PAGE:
How Michigan shortchanges foster children facing life as adults
LANSING — Despite what she’s endured, Lansing resident Brina Williams realizes that among her peers she might consider herself fortunate.
“I know there’s a lot of other people in foster care that have gone through worse experiences than me,” she told Bridge Magazine.
Williams, 18, entered Michigan’s foster system just shy of her 15th birthday after years of what she said was verbal and sexual abuse from her mother’s boyfriend that prompted a family court judge to approve her removal from her home.
So began her journey through foster care, first to a home with a relative, then to a second and third foster care home. She was homeless for a couple weeks.
At times, she said, she was so distraught she cut her skin, starved herself and threw up her food. She had head and stomach aches from acute anxiety and trouble sleeping. In her lowest moments, she thought of suicide.
“It was a lot,” she said.
Williams’ challenges are anything but rare among an estimated 13,000 Michigan children and young adults in foster care — and approximately 900 who “age out” of the system every year, leaving behind its social supports. Disproportionate numbers suffer from a grim parade of mental health issues and poor educational outcomes, a burden advocates say Michigan’s safety net fails to fully address.
The government’s ability to help is undercut by several factors, from a state agency charged with protecting vulnerable children not doing its job, to a mental health system that can’t reach a sea of traumatized children. Adding to the challenge, Republican lawmakers and Democratic Gov. Gretchen Whitmer recently signed a budget deal that stripped funding that could have expanded a promising advocacy program for foster children.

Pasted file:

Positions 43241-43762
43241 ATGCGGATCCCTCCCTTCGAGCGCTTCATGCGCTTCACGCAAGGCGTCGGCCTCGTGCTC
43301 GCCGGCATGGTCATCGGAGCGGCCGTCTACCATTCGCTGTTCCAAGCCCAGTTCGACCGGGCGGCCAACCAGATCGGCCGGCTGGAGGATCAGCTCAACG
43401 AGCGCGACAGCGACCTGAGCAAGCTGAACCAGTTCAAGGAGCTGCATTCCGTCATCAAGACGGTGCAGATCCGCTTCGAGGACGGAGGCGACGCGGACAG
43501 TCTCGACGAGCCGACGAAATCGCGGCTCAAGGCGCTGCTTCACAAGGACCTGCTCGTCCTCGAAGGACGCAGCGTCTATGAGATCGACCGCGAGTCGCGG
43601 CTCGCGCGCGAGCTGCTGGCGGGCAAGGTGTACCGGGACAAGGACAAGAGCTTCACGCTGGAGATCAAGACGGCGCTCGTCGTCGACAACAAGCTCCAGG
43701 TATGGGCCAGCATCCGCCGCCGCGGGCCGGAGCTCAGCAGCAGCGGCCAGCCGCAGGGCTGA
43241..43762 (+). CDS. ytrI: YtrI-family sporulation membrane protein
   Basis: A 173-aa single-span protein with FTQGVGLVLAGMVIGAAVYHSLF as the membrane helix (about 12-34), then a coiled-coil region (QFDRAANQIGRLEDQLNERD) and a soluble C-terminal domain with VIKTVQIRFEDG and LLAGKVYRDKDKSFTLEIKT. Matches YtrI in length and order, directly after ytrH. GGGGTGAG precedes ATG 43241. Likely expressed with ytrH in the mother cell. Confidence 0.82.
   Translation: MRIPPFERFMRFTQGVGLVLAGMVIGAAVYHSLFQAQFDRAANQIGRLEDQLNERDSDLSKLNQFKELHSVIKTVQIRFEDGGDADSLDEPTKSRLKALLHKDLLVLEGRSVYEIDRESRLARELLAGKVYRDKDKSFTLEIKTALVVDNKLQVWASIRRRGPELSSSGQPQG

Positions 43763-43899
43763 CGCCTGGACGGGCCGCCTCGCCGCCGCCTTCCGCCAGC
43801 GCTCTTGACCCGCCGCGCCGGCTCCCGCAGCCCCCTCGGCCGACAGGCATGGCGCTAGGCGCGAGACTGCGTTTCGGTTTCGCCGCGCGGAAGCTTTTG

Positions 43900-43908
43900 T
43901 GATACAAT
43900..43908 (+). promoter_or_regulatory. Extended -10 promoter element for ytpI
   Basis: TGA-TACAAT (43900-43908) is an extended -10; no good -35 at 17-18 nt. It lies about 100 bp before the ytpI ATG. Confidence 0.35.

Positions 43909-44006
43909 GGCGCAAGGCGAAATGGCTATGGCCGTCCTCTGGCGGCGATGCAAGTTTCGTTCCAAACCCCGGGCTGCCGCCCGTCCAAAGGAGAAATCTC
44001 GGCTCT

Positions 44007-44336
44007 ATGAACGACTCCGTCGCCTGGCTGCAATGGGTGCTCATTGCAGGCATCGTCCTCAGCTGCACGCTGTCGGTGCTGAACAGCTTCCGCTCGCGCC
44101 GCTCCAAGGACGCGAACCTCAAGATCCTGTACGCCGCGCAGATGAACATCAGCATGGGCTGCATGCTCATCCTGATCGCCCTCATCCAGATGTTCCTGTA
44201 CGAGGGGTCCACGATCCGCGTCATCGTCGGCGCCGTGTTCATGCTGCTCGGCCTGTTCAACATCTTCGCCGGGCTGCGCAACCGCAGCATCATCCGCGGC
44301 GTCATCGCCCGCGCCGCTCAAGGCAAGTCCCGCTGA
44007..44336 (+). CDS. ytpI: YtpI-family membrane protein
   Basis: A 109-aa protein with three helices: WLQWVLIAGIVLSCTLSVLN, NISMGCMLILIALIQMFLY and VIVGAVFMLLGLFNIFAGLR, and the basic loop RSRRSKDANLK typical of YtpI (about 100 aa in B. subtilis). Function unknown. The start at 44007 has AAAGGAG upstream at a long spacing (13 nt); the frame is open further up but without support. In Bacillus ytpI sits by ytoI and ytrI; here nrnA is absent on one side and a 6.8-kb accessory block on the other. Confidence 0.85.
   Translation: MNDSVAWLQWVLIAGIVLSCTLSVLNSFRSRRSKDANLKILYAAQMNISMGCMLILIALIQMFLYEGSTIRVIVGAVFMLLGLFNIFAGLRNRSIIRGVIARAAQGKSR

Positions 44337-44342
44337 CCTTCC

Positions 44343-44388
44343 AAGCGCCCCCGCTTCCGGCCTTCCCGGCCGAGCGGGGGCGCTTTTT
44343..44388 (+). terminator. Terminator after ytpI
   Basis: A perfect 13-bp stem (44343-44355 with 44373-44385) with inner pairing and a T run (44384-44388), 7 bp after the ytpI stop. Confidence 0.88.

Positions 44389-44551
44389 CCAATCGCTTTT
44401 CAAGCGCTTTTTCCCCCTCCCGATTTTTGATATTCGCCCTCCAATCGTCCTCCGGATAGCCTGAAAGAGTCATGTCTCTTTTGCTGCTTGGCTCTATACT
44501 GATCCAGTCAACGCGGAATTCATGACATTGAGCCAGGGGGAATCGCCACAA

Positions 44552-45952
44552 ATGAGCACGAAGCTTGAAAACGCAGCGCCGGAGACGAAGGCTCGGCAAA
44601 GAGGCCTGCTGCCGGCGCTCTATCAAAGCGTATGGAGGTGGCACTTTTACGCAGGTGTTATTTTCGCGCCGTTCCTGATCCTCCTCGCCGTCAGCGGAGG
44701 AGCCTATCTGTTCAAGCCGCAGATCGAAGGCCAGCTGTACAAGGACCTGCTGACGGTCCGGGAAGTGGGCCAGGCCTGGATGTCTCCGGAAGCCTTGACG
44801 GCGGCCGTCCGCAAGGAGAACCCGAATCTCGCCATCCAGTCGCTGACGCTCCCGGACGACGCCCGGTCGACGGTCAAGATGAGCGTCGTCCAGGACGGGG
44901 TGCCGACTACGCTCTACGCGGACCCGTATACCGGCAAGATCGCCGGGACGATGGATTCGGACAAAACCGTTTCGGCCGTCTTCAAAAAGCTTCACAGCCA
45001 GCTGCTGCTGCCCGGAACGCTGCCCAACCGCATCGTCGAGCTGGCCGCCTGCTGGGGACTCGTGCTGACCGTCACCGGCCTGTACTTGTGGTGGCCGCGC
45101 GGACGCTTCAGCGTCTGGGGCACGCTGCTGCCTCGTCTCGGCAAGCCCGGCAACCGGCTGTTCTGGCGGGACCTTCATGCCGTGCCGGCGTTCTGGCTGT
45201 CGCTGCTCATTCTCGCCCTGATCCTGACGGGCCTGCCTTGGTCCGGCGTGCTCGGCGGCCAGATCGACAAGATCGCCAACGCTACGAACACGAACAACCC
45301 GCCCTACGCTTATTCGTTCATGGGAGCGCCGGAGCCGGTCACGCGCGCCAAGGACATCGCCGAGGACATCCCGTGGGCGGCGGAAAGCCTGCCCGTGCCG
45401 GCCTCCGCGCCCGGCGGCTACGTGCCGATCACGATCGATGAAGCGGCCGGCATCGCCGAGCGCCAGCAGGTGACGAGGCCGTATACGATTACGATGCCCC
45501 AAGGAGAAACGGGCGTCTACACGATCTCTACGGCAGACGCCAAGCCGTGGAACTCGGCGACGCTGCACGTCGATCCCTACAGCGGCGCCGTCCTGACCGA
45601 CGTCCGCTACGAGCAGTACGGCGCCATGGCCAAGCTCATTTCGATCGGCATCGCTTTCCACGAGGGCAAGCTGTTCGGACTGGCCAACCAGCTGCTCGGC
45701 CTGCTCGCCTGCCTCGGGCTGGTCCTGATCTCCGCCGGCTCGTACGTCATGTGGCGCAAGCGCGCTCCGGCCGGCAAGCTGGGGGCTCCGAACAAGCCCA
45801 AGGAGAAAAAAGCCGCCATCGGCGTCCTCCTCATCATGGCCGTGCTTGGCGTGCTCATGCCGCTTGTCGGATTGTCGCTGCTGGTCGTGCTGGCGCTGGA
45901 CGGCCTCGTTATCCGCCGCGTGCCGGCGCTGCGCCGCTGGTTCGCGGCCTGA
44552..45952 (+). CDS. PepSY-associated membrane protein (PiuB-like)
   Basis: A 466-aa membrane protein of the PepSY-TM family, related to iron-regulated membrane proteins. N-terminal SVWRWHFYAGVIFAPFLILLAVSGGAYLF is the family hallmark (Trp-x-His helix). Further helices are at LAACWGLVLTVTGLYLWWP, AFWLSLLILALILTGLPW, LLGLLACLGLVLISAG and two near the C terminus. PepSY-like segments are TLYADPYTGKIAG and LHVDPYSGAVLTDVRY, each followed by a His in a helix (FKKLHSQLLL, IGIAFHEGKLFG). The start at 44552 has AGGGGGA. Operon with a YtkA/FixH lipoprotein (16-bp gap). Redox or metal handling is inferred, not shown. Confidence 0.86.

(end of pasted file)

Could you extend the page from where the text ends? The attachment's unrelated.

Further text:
“We have created this situation for these kids,” said Michele Corey of Michigan’s Children, a Lansing nonprofit advocacy organization. “We have removed them from their families. The state is responsible for their care and we are doing a pretty bad job of it.”
In 2015, a quartet of researchers surveyed 65 former foster care residents in Michigan ages 23 and 24 on a range of mental health issues and educational attainment.
The results are striking – but perhaps not altogether surprising given the harsh conditions, including rampant neglect or physical abuse, that landed children in foster care in the first place.
Nearly three-fourths had at least one mental health diagnosis. A third had three or more mental health disorders, such as post-traumatic stress or depression. Just over a third had a high school degree — compared to about 90 percent of all state residents age 25 and above.